“The situation warrants that in every civil appeal, they go to Supreme Court; criminal appeal, they go to Supreme Court and even interlocutory appeal, they go to Supreme Court.
“So that is why the Supreme Court is overwhelmed with many appeals. Therefore, before an appeal is determined at the Supreme Court, it may take years ” he said.
Accordibg to him, those instances from my humble opinion, it is only increasing the number of judged that will take care of that.
“Presently, there is even a bill in the National Assembly to ensure the welfare of judges and their retirement age.
“So we need to even increase the number of justices at the Supreme Court,” he restated.
Mohammed said some people had advocated that the apex court be divided into divisions to facilitate speedy dispensation of justice.
“Some are even canvassing that we should bulkanise the Supreme Court so that the court should sit in judicial divisions, not necessarily in the central place they sit now.
“They should have judicial divisions so that they can fasttrack matters,” he said.
Also, a Lagos-based lawyer, Josephine Uzoya-Ijekhuemen, said she did not agree with the submission.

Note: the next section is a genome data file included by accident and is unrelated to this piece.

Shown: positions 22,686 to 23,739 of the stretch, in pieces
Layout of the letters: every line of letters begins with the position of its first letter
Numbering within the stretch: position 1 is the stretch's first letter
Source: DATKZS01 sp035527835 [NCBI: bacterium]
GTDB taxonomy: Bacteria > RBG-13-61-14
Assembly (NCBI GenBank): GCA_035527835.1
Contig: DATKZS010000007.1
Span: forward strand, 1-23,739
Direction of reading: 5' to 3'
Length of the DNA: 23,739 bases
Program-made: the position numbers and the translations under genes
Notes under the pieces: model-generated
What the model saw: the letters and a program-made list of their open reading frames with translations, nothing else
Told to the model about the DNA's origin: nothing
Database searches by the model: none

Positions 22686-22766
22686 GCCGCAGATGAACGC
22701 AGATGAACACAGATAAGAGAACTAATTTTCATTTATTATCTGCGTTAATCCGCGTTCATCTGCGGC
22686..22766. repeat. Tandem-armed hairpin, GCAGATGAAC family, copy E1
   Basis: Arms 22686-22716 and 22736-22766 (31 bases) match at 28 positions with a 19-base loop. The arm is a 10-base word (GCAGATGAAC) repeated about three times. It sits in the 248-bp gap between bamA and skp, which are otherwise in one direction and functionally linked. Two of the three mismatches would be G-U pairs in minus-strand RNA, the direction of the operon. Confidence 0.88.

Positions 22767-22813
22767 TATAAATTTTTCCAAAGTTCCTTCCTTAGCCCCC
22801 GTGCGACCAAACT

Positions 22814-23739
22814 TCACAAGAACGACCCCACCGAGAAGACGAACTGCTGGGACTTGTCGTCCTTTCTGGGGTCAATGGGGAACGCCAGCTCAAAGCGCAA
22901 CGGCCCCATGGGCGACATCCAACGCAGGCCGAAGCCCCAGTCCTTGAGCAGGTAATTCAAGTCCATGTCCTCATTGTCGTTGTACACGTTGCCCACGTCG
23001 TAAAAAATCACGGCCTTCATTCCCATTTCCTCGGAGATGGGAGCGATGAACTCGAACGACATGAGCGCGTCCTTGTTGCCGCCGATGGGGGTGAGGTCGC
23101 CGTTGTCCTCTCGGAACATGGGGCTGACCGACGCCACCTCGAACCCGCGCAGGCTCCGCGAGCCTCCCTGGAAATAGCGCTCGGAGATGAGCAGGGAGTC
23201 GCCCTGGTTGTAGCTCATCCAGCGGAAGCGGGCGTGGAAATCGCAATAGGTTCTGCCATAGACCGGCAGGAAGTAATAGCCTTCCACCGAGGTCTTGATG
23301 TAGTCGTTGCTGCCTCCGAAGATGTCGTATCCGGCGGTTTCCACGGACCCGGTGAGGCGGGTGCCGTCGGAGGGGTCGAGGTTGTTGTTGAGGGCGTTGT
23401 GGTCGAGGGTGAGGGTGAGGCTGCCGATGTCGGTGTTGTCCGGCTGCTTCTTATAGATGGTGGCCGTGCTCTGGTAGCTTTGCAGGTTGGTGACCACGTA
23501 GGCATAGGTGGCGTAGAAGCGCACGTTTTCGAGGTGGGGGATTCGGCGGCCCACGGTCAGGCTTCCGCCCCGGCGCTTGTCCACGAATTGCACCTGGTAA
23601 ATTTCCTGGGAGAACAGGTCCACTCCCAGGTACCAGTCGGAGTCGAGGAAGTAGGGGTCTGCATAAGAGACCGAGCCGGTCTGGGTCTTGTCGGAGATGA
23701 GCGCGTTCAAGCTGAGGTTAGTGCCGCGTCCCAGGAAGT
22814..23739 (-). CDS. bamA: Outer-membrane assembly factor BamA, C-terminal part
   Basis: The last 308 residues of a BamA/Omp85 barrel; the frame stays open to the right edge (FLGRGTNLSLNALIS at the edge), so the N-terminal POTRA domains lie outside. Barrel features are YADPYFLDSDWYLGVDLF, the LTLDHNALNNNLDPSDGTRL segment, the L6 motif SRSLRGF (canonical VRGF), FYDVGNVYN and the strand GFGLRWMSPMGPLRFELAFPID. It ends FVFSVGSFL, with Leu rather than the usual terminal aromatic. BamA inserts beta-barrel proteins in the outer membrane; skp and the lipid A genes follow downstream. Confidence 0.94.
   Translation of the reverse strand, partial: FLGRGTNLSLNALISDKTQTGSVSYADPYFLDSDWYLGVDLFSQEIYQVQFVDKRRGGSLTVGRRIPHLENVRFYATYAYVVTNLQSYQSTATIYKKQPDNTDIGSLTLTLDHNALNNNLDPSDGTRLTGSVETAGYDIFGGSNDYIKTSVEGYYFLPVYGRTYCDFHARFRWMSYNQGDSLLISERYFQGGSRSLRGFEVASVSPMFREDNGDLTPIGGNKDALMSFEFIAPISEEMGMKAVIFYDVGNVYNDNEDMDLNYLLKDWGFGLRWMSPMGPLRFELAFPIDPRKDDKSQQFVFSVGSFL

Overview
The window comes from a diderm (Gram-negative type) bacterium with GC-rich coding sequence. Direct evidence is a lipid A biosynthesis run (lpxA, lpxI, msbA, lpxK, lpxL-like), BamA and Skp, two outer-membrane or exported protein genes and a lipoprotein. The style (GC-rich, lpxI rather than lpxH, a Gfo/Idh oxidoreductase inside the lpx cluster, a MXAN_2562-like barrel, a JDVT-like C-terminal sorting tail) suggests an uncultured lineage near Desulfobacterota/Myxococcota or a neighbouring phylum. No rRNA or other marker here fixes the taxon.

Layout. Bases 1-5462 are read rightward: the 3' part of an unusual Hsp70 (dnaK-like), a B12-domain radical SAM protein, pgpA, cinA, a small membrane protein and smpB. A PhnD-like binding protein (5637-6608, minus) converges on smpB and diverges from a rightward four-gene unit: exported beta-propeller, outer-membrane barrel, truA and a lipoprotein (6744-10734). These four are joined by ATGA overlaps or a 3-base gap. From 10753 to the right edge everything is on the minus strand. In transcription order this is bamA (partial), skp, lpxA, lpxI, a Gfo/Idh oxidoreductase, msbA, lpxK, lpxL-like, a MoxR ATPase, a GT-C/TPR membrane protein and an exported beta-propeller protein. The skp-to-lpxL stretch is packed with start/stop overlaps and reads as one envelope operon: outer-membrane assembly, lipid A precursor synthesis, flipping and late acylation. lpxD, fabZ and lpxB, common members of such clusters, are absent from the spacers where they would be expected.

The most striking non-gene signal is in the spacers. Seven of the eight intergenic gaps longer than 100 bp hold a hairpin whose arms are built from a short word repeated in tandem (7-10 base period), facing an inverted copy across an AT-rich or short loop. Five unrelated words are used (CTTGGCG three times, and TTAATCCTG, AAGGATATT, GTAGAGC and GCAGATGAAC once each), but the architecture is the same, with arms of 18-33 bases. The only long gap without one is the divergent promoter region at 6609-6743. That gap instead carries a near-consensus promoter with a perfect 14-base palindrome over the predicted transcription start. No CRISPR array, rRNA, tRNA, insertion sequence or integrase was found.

Corroborating Mohammed’s statement, Uzoya-Ijekhuemen said, “as we stand, the court is already overwhelmed and we do not have the requisite number of Justices to date.”
“So reducing them further is not a good idea and will only result in hardships and delays which is not good for Justice.”
Another legal practitioner, Ede Joshua-Oritsegbemi, opposed the proposal by the CJN, seeking reduction in number of justices at the apex court.
“With profound respect to His Lordship, the Chief Justice of Nigeria, I don’t hold same view that the number of Supreme Court justices should be reduced to 16 from 21.
“My candid opinion is that the number of justices be increased beyond 21,” he said.
Joshua-Oritsegbemi, a civil right activist, also said that rather than reduction in their number, the constitution should be amended to ensure that the apex court have judicial divisions.